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Law Firm Managing Partners Pessimistic, Says Citi SurveyWith layoffs making headlines, when will law firms be able to thrive again? Managing partners say not soon. Citi Private Bank Law Watch released findings Monday for the first quarter of 2009, showing that managing partners' confidence in their firms' financial health is continuing a downward slide, as client demand keeps shrinking and expenses keep growing. Of about 120 managing partners surveyed from mostly Am Law 100 and Am Law 200 firms, 64 percent believe legal business will drop even more over the next six months.
Legal Times2009-03-31 12:00:00 AM
With dissolutions, layoffs and salary freezes making headlines, when will law firms be able to thrive once again? Managing partners say not soon.
On Monday, Citi Private Bank Law Watch released its executive summary of its first quarter 2009 managing partner confidence index. Law firm managing partners' confidence in the financial health of their firms continued declining, as client demand keeps shrinking and expenses keep growing.
According to the survey, the end to the tough times for firms is not coming any time soon. Of the roughly 120 managing partners surveyed from mostly Am Law 100 and Am Law 200 firms, 64 percent believe legal business will drop even more over the next six months. The survey says firms should not expect major profit growth over the next year, as profits, if there are any, will likely not exceed 5 percent. The majority of managing partners believe revenue will stay flat or decline.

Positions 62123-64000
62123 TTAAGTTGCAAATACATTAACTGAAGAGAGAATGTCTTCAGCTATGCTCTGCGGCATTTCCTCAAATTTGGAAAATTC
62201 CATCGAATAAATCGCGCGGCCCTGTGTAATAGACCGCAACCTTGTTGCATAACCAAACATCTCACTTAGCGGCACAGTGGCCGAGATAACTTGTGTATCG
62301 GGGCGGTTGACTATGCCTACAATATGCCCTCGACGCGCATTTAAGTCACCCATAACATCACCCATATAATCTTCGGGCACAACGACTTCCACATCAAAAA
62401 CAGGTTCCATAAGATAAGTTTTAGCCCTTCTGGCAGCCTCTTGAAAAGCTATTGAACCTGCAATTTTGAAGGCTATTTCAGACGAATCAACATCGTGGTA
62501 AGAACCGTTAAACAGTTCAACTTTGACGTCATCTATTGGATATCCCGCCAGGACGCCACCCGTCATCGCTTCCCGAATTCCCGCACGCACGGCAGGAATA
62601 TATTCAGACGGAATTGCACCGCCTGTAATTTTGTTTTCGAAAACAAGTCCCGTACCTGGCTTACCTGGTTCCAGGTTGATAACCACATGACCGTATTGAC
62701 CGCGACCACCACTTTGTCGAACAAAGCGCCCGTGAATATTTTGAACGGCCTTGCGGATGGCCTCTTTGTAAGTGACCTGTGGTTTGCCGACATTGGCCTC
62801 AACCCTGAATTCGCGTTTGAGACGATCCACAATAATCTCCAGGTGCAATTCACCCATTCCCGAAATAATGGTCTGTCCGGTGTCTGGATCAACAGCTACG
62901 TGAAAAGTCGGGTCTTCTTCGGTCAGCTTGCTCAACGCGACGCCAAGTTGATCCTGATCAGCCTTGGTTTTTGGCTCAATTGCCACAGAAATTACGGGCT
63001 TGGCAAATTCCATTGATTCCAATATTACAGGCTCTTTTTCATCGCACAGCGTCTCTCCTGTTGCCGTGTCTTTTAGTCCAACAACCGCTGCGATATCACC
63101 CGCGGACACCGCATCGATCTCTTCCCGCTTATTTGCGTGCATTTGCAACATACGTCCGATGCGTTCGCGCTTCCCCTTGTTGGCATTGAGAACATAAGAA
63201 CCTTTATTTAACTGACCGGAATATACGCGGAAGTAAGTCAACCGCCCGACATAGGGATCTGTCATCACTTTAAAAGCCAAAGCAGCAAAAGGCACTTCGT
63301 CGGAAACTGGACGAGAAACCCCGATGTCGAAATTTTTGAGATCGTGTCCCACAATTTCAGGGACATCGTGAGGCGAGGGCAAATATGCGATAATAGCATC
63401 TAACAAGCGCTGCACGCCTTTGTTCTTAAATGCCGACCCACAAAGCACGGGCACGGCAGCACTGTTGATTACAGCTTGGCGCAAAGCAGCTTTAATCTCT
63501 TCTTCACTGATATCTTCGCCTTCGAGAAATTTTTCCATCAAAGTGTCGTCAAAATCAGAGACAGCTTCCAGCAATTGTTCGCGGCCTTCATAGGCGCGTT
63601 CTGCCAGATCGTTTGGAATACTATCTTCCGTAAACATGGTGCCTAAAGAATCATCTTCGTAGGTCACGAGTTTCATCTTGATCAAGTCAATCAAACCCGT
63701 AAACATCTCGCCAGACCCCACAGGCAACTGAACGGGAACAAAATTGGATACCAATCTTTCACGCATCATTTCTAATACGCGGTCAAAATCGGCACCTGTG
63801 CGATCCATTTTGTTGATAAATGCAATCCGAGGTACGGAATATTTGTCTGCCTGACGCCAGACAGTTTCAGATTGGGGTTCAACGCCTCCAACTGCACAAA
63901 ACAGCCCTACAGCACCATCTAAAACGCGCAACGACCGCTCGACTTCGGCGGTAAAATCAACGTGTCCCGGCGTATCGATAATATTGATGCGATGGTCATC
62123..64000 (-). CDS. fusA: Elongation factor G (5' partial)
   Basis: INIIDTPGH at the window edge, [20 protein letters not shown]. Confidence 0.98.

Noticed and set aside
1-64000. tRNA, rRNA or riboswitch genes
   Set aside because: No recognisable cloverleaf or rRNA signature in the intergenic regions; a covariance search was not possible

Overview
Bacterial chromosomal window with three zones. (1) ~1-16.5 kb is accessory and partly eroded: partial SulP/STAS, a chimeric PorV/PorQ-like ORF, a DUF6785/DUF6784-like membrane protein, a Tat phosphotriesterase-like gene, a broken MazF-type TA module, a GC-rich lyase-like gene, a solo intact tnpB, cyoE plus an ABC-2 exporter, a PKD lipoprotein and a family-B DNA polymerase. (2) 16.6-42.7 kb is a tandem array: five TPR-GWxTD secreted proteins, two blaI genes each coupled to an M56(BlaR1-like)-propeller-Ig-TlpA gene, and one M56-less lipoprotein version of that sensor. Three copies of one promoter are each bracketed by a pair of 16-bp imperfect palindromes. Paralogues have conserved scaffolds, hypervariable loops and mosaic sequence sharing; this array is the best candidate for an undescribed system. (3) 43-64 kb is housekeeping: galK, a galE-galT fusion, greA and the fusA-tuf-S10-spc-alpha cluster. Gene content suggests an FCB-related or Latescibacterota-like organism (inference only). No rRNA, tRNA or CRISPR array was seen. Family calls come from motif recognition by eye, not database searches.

Through the first quarter of 2009, insolvency and restructuring practices have been the driving practices at law firms, while litigation -- which was a highly anticipated practice with the down economy -- has been slow given in-house counsel feeling pressure from their companies to tighten their belts.
In addition to clients scaling back their use of law firms, an uptick in expenses has also put pressure on firm profit margins. Over the next year, managing partners say expenses will likely grow by about about 5 percent to 10 percent with lawyer compensation significantly driving that growth. Managing partners, however, are also now pointing to nonlawyer compensation as a factor hiking up expenses.
Not surprisingly, plans to expand are not common. Only 8 percent of those who responded say they expect to open a new office in 2009.
This article first appeared on The BLT: The Blog of Legal Times.